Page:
Suma root has a very high saponin content (up to 11%). In phytochemistry, plant saponins are well known to have a wide spectrum of activities including lowering blood cholesterol, inhibiting cancer cell growth, and acting as antifungal and antibacterial agents. They are also known as natural detergent and foaming agents. Phytochemists report that saponins can act by binding with bile acids and cholesterol. It is thought that these chemicals "clean" or purge these fatty compounds from the body (thus lowering blood cholesterol levels). One of the most famous plant saponins is digitalis, derived from the common foxglove garden plant, which has been used as a heart drug for over 100 years.

The specific saponins found in the roots of suma include a group of novel phytochemicals that scientists have named pfaffosides. These saponins have clinically demonstrated the ability to inhibit cultured tumor cell melanomas (in vitro) and help to regulate blood sugar levels (in vivo). The pfaffosides and pfaffic acid derivatives in suma were patented as antitumor compounds in several Japanese patents in the mid-1980s. In a study described in one of the patents, researchers reported that an oral dosage of 100 mg/kg (of suma saponins) given to rats was active against abdominal cancer. The other patents and Japanese research report that the pfaffic acids found in suma root had a strong in vitro activity against melanoma, liver carcinoma, and lung carcinoma cells at only 4-6 mcg of pfaffic acids. However, it should be noted that this equates to taking 400 to 600 g (about 1 pound) of natural suma root daily to achieve the therapeutic dosage of pfaffic acids reported to demonstrate toxic activity against these cancer cells. As such, it will probably be left up to the pharmaceutical companies to provide synthesized versions of these chemicals in therapeutic amounts.

Suma's main plant chemicals are: allantoin, beta-ecdysterone, beta-sitosterol, daucosterol, germanium, iron, magnesium, nortriterpenoids, pantothenic acid, pfaffic acids, pfaffosides A-F, polypodine B, saponins, silica, stigmasterol, stigmasterol-3-o-beta-d-glucoside, vitamins A, B1, B2, E, K, and zinc.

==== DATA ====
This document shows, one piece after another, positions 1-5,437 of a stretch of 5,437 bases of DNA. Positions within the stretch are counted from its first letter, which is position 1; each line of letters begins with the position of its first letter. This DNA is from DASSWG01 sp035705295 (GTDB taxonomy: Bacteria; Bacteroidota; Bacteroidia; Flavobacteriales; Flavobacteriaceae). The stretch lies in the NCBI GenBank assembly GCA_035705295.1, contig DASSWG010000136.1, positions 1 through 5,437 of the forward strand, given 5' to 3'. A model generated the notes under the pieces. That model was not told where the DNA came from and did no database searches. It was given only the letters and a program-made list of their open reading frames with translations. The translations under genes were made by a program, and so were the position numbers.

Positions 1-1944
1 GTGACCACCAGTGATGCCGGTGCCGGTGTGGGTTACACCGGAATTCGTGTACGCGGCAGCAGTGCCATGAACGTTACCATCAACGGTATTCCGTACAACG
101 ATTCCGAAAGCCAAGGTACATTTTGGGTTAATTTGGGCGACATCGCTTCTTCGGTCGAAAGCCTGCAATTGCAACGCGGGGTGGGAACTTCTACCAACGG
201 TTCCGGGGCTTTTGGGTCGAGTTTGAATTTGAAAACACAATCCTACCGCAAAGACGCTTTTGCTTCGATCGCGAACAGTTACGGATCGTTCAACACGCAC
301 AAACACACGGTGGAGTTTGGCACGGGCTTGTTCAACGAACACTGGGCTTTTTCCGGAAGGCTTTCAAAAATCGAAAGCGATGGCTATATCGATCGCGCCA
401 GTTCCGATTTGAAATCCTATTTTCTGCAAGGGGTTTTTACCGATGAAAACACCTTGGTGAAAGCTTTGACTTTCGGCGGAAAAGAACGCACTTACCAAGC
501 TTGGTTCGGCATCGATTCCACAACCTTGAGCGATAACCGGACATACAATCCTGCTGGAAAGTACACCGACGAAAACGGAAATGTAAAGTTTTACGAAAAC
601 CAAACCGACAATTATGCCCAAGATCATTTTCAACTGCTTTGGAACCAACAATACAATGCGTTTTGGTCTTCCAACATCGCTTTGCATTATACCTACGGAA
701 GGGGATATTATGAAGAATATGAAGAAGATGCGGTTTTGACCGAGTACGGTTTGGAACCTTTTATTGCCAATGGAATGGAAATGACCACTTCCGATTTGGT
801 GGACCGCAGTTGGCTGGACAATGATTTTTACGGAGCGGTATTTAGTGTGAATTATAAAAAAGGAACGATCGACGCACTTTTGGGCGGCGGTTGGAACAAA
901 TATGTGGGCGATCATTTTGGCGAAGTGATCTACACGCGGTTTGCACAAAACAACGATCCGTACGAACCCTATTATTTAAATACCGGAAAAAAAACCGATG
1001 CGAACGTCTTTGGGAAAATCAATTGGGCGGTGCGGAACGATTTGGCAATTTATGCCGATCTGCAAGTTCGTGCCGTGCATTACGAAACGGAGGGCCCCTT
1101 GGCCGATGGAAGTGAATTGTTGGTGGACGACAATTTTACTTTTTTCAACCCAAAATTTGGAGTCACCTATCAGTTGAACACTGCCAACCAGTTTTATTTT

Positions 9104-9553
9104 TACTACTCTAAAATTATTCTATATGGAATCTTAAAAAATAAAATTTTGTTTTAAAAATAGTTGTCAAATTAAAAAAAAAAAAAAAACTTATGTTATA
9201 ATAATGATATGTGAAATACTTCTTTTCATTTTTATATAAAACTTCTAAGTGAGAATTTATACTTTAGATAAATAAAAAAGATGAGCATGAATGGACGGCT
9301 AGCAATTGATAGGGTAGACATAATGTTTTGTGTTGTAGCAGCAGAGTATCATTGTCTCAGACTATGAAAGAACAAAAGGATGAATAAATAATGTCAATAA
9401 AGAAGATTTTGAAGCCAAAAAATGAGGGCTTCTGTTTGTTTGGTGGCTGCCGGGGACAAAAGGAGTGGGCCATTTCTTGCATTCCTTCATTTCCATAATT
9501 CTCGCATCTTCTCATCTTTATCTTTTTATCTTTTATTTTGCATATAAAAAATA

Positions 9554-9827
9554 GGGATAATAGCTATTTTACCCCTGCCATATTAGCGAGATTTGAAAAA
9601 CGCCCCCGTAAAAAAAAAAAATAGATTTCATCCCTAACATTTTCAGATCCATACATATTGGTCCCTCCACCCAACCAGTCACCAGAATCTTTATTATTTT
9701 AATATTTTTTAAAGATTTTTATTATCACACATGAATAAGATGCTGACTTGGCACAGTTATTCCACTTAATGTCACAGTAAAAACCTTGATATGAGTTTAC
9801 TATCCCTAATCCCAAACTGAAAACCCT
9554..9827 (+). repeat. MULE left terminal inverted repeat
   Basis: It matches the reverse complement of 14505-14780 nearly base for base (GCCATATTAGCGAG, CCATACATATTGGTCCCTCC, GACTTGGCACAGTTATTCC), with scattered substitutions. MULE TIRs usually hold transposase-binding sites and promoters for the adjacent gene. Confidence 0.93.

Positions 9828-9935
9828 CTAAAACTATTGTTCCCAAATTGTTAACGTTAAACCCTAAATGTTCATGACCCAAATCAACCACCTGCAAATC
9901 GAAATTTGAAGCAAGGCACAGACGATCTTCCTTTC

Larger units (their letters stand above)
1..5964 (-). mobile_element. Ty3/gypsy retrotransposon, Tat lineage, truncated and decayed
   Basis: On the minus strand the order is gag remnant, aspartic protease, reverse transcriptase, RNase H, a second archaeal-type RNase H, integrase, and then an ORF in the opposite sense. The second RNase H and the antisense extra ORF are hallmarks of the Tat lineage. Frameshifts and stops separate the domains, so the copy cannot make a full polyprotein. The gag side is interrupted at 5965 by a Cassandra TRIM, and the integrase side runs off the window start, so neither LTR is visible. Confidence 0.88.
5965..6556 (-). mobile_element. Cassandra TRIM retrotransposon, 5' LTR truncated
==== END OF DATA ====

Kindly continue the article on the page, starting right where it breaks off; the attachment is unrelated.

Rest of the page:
BIOLOGICAL ACTIVITIES AND CLINICAL RESEARCH

In addition to the pfaffic acids having anticancerous activity, recent research in Japan (in 2000) reported that natural suma root had anti-cancerous activity as well. In this in vivo study, an oral administration of powdered suma root (at a dosages of 750 mg/kg) was reported to inhibit the proliferation of lymphoma and leukemia in mice and, otherwise, delay mortality. Notice, however, that this antiproliferative effect slowed the growth of these cancer cells - it did not eradicate them. These researchers postulated that the inhibitory effect evidenced might be due to the enhancement of the nonspecific and/or cellular immune systems.

In 1995, another U.S. patent was filed which detailed some beneficial effects of suma root against sickle-cell anemia. In a double blind placebo human study, they reported that 15 patients taking suma root for three months (1000 mg three times daily) increased hemoglobin levels, inhibited red blood cell sickling and, generally, improved their physical condition by reducing side effects during the treatment. These results were statistically higher than the 15 other patients on placebo. Unfortunately, once treatment was discontinued, symptoms and blood parameters returned to their pretreated state within 3-6 months. It was reported, however, that several patients in the study remained on the suma supplement for three years or longer. They reportedly maintained consistent improvement and a higher quality of life with no side effects. Other U.S. researchers (in 2000) studied suma root's actual mechanism of action in its ability to resickle blood cells and reported their findings-which again confirmed an antisickling effect and a rehydration effect of sickled cells (in vitro).